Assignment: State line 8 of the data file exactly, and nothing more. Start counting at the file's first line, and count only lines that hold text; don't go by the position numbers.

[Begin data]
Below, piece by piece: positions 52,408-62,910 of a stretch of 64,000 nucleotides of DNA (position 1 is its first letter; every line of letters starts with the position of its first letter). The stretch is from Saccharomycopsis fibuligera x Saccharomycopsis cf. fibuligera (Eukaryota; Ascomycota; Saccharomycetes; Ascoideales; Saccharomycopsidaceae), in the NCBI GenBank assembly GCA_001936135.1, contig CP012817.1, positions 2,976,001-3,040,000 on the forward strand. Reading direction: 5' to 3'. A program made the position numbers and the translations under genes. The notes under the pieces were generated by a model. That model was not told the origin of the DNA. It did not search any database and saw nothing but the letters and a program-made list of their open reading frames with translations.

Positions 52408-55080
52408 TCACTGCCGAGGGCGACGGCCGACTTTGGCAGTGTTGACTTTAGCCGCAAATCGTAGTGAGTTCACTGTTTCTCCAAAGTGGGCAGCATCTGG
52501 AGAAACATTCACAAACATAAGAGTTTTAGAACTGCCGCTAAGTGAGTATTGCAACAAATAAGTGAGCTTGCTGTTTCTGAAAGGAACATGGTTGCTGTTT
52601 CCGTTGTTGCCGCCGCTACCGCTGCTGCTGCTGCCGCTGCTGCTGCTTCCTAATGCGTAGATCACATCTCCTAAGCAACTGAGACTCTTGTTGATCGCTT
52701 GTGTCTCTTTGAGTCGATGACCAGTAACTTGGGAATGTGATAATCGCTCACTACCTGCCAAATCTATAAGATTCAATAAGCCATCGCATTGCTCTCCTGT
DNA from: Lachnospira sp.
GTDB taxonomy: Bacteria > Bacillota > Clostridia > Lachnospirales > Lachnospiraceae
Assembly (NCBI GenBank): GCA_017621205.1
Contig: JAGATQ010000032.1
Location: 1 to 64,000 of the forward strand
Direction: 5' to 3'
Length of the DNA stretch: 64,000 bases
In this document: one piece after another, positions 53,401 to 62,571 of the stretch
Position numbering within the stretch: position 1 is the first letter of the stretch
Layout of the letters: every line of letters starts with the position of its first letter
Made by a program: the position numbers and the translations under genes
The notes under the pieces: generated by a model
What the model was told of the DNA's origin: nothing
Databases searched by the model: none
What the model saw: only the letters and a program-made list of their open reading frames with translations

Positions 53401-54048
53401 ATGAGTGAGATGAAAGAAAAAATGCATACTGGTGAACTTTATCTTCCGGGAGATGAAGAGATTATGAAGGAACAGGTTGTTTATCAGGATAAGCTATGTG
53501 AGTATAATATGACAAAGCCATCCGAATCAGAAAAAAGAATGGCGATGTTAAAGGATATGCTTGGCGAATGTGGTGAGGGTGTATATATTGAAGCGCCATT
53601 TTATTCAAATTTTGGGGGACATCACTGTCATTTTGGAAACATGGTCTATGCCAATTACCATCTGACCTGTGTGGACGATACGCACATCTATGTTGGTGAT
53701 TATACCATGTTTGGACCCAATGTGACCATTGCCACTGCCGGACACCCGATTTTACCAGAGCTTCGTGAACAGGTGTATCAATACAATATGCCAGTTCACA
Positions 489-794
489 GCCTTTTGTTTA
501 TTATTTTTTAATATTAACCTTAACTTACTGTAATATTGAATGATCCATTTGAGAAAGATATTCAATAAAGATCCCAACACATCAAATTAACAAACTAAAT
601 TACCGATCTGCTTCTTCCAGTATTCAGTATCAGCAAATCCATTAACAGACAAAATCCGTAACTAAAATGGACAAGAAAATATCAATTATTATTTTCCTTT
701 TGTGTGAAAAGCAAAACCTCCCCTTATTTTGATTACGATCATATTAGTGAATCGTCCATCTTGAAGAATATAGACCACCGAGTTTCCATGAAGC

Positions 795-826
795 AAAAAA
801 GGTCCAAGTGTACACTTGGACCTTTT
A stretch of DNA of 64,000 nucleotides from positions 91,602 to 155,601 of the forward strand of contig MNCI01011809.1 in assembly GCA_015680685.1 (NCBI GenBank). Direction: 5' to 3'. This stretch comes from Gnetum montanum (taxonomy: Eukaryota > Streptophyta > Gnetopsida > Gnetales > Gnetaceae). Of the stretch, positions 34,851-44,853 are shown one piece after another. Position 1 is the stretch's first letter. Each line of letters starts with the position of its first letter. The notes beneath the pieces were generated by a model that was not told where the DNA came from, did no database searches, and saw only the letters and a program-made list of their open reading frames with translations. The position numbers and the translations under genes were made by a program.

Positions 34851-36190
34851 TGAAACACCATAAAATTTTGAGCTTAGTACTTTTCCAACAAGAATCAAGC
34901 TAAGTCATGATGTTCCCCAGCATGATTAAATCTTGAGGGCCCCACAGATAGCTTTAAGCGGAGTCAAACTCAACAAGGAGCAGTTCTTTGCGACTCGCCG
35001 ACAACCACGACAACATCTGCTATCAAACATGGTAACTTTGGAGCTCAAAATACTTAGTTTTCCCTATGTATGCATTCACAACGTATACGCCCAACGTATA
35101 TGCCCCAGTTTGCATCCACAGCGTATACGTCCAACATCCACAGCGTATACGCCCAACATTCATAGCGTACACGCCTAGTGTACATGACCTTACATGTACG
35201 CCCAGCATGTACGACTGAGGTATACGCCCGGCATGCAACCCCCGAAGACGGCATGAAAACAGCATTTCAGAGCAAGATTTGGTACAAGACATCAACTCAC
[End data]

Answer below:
GTDB taxonomy: Bacteria > Bacillota > Clostridia > Lachnospirales > Lachnospiraceae